(Named after the Puebloan sun god).
Named By: Sterling J. Nesbitt et al - 2009.
Classification: Chordata, Reptilia, Dinosauria, Saurischia, Eusaurischia, Theropoda.
Species: T. hallae (type).
Size: Estimated about 2 meters long.
Known locations: USA, New Mexico - Chinle Formation, Ghost Ranch.
Time period: Norian of the Triassic.
Fossil representation: At least eight individuals represented by partial skeletons.
is yet another dinosaur genus from the late Triassic of the Ghost Ranch
North America, and as you might expect, one quite primitive in
form. Tawa were bipedal dinosaurs of the theropod
line, noted for
having femurs that were proportionately quite long when compared to the
lower leg bones. Tawa also had a kink between the
premaxillae, the tooth bearing bones of the upper jaw. This means
that in life Tawa may have had a notch in the upper
jaw similar to
of the early Jurassic, though perhaps not quite as
pronounced. Tawa are also noted as having a more
compared to other early dinosaurs, a trait that would continue to
some later descendants.
One area of interest about Tawa which has wider implications for other dinosaurs, is that the neck vertebrae are known to have air sacs, almost identical to the air sacs of birds. This reveals that Tawa had an avian like (bird-like) respiratory system, something which has been seen in other dinosaur genera such as the sauropodomorph Plateosaurus and the late Cretaceous theropod Aerosteon. The presence of an avian-like respiratory system in Tawa however is an indication that this system first evolved in the early dinosaurs of the Triassic. This is also yet further support for the theory that birds are directly evolved from dinosaurs, and is an indicator the avian respiratory system is at least as old as the late Triassic. This kind of respiratory system also suggests that Tawa had an endothermic metabolism, meaning that it lived more as a ‘warm-blooded’ creature than a ‘cold-blooded’ one.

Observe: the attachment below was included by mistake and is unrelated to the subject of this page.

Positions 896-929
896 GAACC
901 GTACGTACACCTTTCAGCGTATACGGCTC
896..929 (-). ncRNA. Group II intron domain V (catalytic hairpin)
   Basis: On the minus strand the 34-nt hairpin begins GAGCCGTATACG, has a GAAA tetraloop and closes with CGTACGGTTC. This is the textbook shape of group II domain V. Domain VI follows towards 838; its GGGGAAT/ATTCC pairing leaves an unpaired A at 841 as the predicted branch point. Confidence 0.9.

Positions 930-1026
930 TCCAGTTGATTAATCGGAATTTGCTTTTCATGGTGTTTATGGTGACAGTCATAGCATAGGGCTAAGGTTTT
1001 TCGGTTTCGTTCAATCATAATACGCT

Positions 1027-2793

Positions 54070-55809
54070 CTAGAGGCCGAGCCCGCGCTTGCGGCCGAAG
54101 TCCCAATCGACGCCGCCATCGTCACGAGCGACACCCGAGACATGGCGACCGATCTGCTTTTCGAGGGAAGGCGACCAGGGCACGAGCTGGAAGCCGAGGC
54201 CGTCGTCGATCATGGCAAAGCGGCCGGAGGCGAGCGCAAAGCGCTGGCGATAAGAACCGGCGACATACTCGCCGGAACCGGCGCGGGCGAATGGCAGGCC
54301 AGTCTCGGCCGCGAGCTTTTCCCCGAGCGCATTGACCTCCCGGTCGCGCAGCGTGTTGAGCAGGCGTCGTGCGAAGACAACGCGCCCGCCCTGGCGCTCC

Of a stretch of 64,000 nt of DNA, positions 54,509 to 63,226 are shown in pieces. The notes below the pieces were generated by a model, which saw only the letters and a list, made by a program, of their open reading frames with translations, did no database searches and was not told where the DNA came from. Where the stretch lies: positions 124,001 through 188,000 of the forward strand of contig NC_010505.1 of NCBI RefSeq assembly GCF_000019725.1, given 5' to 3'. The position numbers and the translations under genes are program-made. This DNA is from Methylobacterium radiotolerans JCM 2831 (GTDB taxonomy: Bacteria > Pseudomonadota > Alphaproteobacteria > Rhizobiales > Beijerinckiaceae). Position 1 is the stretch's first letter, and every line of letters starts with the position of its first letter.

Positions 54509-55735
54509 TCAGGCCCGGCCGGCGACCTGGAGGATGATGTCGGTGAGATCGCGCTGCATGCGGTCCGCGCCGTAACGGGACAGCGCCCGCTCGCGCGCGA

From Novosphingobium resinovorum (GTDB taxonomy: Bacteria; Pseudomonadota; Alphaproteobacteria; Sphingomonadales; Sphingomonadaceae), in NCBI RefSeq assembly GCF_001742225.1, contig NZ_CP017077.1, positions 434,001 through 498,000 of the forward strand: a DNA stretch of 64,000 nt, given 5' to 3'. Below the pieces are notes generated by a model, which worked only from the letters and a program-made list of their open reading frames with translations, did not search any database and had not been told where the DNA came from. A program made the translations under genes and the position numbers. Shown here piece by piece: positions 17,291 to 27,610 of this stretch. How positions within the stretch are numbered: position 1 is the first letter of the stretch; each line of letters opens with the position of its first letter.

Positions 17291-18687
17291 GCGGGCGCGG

In terms of evolutionary placement, Tawa seems to have been more advanced than forms such as Eoraptor and Herreasaurus, but not as advanced as other dinosaur genera like Coelophysis. Also, because Coelophysis is known to have lived in the same time and locations as Tawa, then it raises the notion that Tawa may have been a late surviving form.
The point of origin of the Dinosaurs is still thought to have been South America since this is where the oldest true dinosaur genera are known from. However the discovery of Tawa has helped to establish that by the late Triassic there were at least several genera of early dinosaurs living in North America. Dinosauromorph reptiles (similar to dinosaurs but not quite dinosaurs) are also starting to be discovered in higher numbers, and in the future Africa may also become a key area of study in our wider understanding of early dinosaur evolution.
- A complete skeleton of a Late Triassic saurischian and the early evolution of dinosaurs, S. J. Nesbitt, N. D. Smith, R. B. Irmis, A. H. Turner, A. Downs & M. A. Norell - 2009.